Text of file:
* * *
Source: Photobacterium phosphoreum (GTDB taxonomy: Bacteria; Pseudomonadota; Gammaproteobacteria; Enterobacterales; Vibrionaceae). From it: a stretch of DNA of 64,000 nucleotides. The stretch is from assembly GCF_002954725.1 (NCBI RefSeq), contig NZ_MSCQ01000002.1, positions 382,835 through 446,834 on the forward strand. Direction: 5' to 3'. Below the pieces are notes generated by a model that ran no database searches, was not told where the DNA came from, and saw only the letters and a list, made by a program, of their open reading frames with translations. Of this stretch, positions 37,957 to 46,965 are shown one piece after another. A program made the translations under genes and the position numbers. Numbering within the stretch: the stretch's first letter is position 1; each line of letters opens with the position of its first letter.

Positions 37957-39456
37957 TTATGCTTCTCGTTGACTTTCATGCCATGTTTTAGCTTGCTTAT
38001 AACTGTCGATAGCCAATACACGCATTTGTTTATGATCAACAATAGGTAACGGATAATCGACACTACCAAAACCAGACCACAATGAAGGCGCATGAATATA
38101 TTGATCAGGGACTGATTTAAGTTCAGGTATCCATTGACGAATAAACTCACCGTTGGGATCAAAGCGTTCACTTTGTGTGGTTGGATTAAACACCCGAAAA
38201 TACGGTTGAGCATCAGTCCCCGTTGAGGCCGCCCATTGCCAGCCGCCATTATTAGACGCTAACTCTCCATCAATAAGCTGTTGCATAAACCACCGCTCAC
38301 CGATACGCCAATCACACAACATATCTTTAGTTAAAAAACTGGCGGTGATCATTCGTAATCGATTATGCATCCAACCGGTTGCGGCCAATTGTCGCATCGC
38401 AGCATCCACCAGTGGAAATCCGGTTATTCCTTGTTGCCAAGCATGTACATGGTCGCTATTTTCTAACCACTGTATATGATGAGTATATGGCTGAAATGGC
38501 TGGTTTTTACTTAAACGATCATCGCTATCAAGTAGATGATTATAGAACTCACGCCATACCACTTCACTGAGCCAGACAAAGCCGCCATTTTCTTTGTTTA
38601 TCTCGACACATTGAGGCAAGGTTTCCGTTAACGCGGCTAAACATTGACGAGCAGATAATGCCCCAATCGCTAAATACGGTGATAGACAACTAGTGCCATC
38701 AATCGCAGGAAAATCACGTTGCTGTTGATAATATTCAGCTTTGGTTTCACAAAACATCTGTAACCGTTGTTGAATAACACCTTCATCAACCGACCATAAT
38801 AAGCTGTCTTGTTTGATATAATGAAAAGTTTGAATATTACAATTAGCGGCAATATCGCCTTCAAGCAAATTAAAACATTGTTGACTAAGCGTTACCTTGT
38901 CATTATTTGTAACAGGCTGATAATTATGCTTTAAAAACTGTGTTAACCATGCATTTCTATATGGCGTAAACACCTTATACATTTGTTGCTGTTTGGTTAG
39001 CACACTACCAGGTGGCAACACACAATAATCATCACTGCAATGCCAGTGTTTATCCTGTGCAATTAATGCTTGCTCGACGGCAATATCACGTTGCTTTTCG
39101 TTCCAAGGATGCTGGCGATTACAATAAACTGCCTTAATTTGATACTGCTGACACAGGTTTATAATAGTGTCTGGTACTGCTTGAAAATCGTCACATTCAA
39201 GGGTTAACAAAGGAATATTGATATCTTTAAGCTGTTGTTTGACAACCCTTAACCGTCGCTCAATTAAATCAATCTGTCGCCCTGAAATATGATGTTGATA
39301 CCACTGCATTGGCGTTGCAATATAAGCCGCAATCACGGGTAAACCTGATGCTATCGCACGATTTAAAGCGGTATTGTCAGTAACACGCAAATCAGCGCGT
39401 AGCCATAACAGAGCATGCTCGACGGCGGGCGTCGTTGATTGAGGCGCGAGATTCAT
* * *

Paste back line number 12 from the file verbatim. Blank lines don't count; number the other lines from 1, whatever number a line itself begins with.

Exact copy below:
38801 AAGCTGTCTTGTTTGATATAATGAAAAGTTTGAATATTACAATTAGCGGCAATATCGCCTTCAAGCAAATTAAAACATTGTTGACTAAGCGTTACCTTGT